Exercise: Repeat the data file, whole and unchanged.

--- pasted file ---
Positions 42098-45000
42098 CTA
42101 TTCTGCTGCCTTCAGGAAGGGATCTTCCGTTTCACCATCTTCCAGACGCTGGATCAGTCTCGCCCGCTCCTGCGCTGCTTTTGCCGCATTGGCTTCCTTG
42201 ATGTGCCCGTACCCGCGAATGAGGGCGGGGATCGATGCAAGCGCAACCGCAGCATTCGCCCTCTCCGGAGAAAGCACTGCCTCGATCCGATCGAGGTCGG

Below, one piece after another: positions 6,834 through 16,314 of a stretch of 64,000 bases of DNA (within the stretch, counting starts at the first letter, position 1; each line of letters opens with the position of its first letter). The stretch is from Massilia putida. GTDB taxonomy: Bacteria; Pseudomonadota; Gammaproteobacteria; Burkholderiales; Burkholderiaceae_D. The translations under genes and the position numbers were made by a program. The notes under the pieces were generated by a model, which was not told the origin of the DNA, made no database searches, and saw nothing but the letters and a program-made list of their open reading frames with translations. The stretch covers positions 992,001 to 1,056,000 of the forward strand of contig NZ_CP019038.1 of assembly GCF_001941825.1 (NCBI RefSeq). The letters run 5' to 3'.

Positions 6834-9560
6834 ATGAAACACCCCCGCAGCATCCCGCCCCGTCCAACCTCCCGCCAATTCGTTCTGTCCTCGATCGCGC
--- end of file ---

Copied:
Positions 42098-45000
42098 CTA
42101 TTCTGCTGCCTTCAGGAAGGGATCTTCCGTTTCACCATCTTCCAGACGCTGGATCAGTCTCGCCCGCTCCTGCGCTGCTTTTGCCGCATTGGCTTCCTTG
42201 ATGTGCCCGTACCCGCGAATGAGGGCGGGGATCGATGCAAGCGCAACCGCAGCATTCGCCCTCTCCGGAGAAAGCACTGCCTCGATCCGATCGAGGTCGG

Below, one piece after another: positions 6,834 through 16,314 of a stretch of 64,000 bases of DNA (within the stretch, counting starts at the first letter, position 1; each line of letters opens with the position of its first letter). The stretch is from Massilia putida. GTDB taxonomy: Bacteria; Pseudomonadota; Gammaproteobacteria; Burkholderiales; Burkholderiaceae_D. The translations under genes and the position numbers were made by a program. The notes under the pieces were generated by a model, which was not told the origin of the DNA, made no database searches, and saw nothing but the letters and a program-made list of their open reading frames with translations. The stretch covers positions 992,001 to 1,056,000 of the forward strand of contig NZ_CP019038.1 of assembly GCF_001941825.1 (NCBI RefSeq). The letters run 5' to 3'.

Positions 6834-9560
6834 ATGAAACACCCCCGCAGCATCCCGCCCCGTCCAACCTCCCGCCAATTCGTTCTGTCCTCGATCGCGC